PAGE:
Could self-dehydrating beetles revolutionise the way we use pesticides?
Researchers are working on a new type of pesticide which would only target insects which cause damage to food production by targeting their kidney system.
Wheat Weevils are just one species of beetle that can be a a pest for farmers
Researchers are exploring ways to use nature against insects that destroy crops, including developing a hormone that would dehydrate beetles. According to the researchers, up to 25 percent of food production is lost annually due to insects – with beetles often the main culprits.
As a result, food production and an abundant use of pesticides now go hand in hand. A large share of these pesticides damage biodiversity, the environment and human health. As various pesticides are phased out, new solutions are required to target and eradicate pests without harming humans or beneficial insects like bees.
As part of a broader effort to develop more “ecological” methods of combatting harmful insects in the near future, researchers have discovered which hormones regulate urine formation in the kidneys of beetles.
“Knowing which hormones regulate urine formation opens up the development of compounds similar to beetle hormones that, for example, can cause beetles to form so much urine that they die of dehydration,” explained Associate Professor Kenneth Veland Halberg of the University of Copenhagen’s Department of Biology.
“While it may seem a slightly vicious, there’s nothing new in us trying to vanquish pests that destroy food production. We’re simply trying to do it in a smarter, more targeted manner that takes the surrounding environment into greater account than traditional pesticides.”
The new study, as well as a previous study, also conducted by Kenneth Veland Halberg, demonstrates that beetles solve the task of regulating their water and salt balance in a fundamentally different way than other insects. This difference in insect biology is an important detail when seeking to combat certain species while leaving their neighbours alone.
“Today’s insecticides go in and paralyze an insect’s nervous system. The problem with this approach is that insect nervous systems are quite similar across species. Using these insecticides leads to the killing of bees and other beneficial field insects, and harms other living organisms,” said Halberg.
“The incentive to develop compounds which target and eradicate pests is huge. Food production is critically dependent on pesticides. In Europe alone, it is estimated that food production would decline by 50 percent without pesticide use. With just a single, more targeted product on the market, there would almost immediately be immense gains for both wildlife and humans,” he added.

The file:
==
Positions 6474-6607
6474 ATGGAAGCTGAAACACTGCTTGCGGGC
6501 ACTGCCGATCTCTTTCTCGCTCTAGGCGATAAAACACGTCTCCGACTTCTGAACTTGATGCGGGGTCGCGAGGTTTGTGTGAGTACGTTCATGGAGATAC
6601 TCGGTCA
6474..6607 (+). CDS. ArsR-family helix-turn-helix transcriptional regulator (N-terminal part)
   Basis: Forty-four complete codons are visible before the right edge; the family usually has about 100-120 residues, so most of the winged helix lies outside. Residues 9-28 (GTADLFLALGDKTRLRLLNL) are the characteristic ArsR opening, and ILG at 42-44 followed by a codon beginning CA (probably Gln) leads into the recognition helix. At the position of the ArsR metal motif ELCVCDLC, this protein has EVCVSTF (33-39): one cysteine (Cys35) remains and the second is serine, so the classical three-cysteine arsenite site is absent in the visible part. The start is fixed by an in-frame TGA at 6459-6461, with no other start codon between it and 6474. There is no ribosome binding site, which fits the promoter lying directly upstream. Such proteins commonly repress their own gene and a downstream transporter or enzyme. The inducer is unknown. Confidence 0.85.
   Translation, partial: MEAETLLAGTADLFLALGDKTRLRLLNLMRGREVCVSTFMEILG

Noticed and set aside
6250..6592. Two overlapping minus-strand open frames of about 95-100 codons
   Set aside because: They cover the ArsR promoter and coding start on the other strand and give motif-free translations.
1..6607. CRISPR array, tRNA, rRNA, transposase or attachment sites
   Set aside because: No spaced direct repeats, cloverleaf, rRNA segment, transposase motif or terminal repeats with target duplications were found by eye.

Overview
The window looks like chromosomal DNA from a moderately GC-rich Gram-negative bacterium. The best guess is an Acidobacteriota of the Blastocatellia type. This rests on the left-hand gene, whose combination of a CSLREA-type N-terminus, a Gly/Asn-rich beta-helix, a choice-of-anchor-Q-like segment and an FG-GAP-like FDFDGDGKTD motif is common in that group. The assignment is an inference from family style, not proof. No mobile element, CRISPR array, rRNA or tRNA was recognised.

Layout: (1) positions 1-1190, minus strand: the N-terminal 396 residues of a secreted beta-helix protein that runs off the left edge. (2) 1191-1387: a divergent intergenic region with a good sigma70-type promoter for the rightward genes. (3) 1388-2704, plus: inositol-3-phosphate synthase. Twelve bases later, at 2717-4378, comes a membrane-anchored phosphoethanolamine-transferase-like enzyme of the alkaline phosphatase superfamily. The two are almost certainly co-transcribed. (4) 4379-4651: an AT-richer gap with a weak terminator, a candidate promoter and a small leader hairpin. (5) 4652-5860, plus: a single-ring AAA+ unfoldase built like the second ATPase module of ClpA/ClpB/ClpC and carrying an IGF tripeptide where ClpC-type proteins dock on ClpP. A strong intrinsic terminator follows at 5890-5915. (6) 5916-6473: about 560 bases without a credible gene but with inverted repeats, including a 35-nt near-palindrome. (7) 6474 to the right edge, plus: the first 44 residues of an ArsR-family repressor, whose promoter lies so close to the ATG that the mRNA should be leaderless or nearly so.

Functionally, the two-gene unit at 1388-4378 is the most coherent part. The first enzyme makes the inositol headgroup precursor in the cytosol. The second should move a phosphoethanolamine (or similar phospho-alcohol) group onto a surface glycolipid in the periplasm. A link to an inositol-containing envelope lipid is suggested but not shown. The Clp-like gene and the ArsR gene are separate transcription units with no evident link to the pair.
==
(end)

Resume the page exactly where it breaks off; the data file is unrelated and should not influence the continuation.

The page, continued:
But the development of new compounds to combat beetles requires, among other things, that chemists design a new molecule that resembles beetle hormones. At the same time, this compound must be able to enter beetles, either through their exoskeletons or by their feeding upon it.
“Understanding urine formation in beetles is an important step in developing more targeted and environmentally-friendly pest controls for the future. We are now in the process of involving protein chemistry specialists who can help us design an artificial insect hormone. But there is still a fair bit of work ahead before any new form of pest control sees the light of day,” concludes Associate Professor Kenneth Veland Halberg.
The study demonstrates that beetles regulate their kidney function in a fundamentally different way than all other insects. The research team says these differences can potentially be exploited to fatally disrupt the fluid balance of beetles without impacting other insects.
Researchers used the red flour beetle (Tribolium castaneum) as a test species for the study because it has a well-sequenced genome that allows for the deployment of a wide spectrum of genetic and molecular biology tools.
The researchers got the beetle to urinate by injecting a hormone that scientists now know regulates urine formation in beetles.
According to the researchers, wheat weevils, confused flour beetles, Colorado potato beetles and other types of beetles and insects make their ways into up to 25 percent of the global food supply every year. The opportunity to target these pests without harming other organisms will no doubt be appealing to some in the food industry, especially in places where access to pesticides is not always easy.